Millions of people are affected by excessive and chronic alcohol and drug use every day. While traditional alcohol and drug treatment rehab programs argue that there is no cure for substance use, it is important that the person struggling with alcohol and drug use enroll in a program that can help them develop the skills and tools that they need to help achieve and maintain a clean and sober life. Here are some quick facts about addiction treatment.
One of the first steps toward sobriety is sometimes detoxification. Detox is the process of removing the toxic chemicals that have collected in your system as a result of alcohol or drug abuse. Not everyone needs to go to detox. It depends on the amount of alcohol and drugs used, the frequency of use, and the length of time used. Not all drugs require detox to become clean and sober. Consult with your doctor or other qualified health professional to see if you need to detox.
If needed, detox may last from a few days to 14 days, depending on the drugs involved. The gold standard of detox is intravenous (IV) treatment supervised by a doctor who can modify the protocol as needed to make the process as comfortable as possible. As you experience detox, you may have withdrawal symptoms. These symptoms will vary with the type of substance use that you have, but they will peak, begin to subside, and then disappear.
Alcohol and drug rehab treatment programs may be residential or outpatient and they may last 30 days, four weeks or longer, depending on the program. Studies show that the longer you stay in a program, the higher your chances for success in sobriety. While there are many programs that promote a quick fix to your situation, it takes longer to make the significant changes needed to achieve long term sobriety.
An internet search reveals hundreds and hundreds of alcohol and drug rehab programs with glowing promises of effectiveness. They tend to use high pressure to create high expectations but they generally deliver very low success rates. Exactly how low is not known because the programs often times, don't explain how they measure success, this is an important quick fact about addiction treatment. Instead, they make unsupported claims based on their own self-serving estimates, guesses, or hunches. Most exist to make money rather than to help people overcome their problems.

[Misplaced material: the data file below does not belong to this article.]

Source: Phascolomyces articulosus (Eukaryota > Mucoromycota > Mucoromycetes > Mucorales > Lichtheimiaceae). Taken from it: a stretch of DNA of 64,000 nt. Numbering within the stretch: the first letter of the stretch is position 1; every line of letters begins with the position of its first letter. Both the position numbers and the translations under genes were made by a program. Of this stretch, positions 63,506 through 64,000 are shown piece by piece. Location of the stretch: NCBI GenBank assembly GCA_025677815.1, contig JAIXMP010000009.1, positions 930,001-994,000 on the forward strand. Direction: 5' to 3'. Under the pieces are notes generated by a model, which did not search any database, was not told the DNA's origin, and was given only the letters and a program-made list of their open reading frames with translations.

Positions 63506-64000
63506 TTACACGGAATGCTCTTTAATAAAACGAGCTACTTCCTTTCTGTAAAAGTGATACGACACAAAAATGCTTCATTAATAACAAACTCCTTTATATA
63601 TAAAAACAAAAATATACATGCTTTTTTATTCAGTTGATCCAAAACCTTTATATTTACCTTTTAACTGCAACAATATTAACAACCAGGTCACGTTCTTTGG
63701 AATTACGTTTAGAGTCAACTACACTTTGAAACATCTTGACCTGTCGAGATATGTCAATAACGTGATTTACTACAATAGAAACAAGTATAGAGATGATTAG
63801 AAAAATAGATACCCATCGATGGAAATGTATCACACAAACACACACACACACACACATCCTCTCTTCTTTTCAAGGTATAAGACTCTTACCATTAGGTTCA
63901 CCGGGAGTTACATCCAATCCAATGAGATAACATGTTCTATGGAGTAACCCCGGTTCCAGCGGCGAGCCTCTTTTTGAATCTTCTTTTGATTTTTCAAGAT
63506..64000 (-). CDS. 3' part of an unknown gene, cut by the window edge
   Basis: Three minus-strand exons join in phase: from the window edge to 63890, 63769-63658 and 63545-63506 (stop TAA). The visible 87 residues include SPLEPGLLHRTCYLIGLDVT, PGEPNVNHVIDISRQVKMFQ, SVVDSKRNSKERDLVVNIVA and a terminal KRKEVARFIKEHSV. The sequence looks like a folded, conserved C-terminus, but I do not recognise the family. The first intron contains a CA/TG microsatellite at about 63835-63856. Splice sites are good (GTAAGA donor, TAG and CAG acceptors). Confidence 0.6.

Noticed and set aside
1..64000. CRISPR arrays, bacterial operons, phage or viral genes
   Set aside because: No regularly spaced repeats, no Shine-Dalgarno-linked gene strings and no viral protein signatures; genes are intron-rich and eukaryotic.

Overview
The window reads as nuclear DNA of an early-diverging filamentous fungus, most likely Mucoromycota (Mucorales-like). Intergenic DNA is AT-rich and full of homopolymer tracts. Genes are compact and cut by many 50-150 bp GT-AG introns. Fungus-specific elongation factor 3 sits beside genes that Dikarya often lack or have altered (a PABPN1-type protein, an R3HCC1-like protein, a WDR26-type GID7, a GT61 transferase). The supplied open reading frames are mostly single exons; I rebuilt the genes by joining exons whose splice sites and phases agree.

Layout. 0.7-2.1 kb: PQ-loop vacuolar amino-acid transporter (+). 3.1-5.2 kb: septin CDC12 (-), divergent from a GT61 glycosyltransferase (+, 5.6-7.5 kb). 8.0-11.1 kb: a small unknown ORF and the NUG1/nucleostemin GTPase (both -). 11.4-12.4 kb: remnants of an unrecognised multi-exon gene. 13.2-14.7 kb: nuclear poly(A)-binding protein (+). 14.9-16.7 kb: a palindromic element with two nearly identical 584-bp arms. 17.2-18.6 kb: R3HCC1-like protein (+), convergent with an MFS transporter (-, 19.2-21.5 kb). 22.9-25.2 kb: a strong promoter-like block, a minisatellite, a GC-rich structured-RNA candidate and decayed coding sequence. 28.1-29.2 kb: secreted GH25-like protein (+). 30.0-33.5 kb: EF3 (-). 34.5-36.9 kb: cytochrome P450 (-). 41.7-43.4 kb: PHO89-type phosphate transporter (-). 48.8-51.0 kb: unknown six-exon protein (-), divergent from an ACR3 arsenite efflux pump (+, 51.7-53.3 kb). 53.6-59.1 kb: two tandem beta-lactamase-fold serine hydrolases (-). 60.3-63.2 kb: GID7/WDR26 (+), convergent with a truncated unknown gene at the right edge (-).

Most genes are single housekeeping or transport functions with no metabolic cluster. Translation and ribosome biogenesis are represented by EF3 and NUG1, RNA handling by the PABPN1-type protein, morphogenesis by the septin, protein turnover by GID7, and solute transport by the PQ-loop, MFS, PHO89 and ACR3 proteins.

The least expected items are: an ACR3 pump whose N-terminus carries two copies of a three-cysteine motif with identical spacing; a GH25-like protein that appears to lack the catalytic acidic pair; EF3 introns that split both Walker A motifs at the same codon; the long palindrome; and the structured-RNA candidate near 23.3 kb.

Most alcohol and drug rehab programs are either based on or use the 12 steps developed by Alcoholics Anonymous (AA). However, AA's success rate is only about 5% at best. That is, only about one of every 20 members achieves and maintains sobriety at the end of one year. And many of those "successes" later relapse and resume abusive alcohol consumption.
The non-profit, St. Jude Retreats offers a highly effective four week (longer is available) Cognitive Behavioral Education program. Periodic outside professional evaluations reveal that the long term success of St. Jude guests is at least 62%. These evaluations are posted on the St. Jude website for your examination.
You have a wide choice of programs. Some are luxurious spas and others provide only Spartan accommodations. Virtually all use the 12 steps of AA. Some use yoga, yacht therapy, equine or horse therapy, religious conversion, nutrition, acupuncture, hair analysis, or almost any other technique a person might want. Of course, the most important consideration should be the effectiveness rate in helping people achieve long term clean and sober lifestyles.